Step 2: Ask yourself, “What is the worst-case scenario?”
Identify the worst-case scenario.
By bringing up the worst-case scenario, you can reconcile it.
Most of what we’re worried about is already happening. For example, most people who want to lose weight are worried that they won’t lose weight if they try. Well, that’s already happening.
They’re already overweight. Most people who want to meet someone are worried they’ll always be alone. They’re already alone.
Worrying about the worst-case scenario does nothing to prevent it from happening, but identifying the scenario can help you learn to take action instead of letting it happen.
Step 3: List the facts of the situation.
Write the specific facts of the situation you’re worrying about.
Facts don’t have adjectives. They’re not opinions. Facts can be proven in a court of law.
For example, if you are trying to lose weight and worried you won’t, the facts might include
● I weigh 210 pounds.
● I haven’t lost weight in the past.
● I gained 25 pounds this year.
● I’m not losing weight right now.
Once you’ve written the facts, notice that everything else you’re thinking is just thought drama.
It’s what you’re making the facts mean.
Using the example above, you might have these thoughts about the facts:
● I can’t lose weight.
● I don’t know how to lose weight.
● I hate my body.
These statements cannot be proven. They’re your opinion. They’re not facts.
This distinction is everything. Your thoughts are choices. You can choose to make facts mean whatever you want.
The thoughts you’re thinking about the facts are what’s causing you to worry. Not losing weight in the past, or even not losing weight right now, has no impact on what the future holds for you.
You control your thoughts about the facts, and your thoughts create your feelings about them. Choosing to think positively about your goals (e.g., lose 25 pounds this year) will yield far greater results than letting yourself think those negative thoughts.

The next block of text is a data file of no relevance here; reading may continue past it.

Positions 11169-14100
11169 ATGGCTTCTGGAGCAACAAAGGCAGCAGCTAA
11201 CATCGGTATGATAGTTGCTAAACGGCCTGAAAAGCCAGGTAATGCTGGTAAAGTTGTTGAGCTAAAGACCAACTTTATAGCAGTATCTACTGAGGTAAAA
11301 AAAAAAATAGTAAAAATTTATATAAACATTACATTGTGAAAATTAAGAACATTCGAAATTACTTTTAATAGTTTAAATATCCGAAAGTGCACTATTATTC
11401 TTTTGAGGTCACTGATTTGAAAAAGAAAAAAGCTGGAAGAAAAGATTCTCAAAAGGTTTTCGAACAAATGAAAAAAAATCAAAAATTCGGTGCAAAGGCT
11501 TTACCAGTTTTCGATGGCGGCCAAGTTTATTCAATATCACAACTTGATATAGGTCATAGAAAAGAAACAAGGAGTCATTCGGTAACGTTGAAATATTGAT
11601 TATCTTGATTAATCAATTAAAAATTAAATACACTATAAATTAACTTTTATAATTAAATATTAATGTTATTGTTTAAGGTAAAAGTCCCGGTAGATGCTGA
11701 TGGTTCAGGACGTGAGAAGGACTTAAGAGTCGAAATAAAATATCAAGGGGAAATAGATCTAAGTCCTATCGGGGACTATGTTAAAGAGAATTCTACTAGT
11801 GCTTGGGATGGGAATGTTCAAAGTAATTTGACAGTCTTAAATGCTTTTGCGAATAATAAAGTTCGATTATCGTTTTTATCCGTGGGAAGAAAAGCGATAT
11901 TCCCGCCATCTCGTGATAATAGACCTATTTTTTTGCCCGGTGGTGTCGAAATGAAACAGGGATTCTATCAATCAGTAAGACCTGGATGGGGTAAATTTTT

Step 4: Make a decision about what you can control.
Finally, recognize what you can control.
You can’t control the past. You can’t control the future. The only thing you can control is right now. You can control the way you feel and the action you take.
By controlling these things—how you feel and the action you take—you can change your future that you’re so worried about.
When you stop feeling and acting worried, you’ll start feeling motivated, excited, and determined, and you’ll start acting from these positive emotions.
Practice Every Day
We mistakenly think that by avoiding our worry and pretending it’s not there, we’re somehow eliminating it. That’s not true. Instead, bring it to the surface. Acknowledge your worry and recognize it’s just a thought, feeling, and emotion that you can change.
Learning to process your emotions is a big part of conquering worry. You must learn to truly experience your emotions before you can move past them.
Start practicing this every day to make a real difference in your future. What you think, how you feel, the actions you take, and the results you achieve are no one’s responsibility but your own.
Join me right now in the How to Stop Worrying free mini-training, where I go into detail about how to apply this to your life and stop worrying today.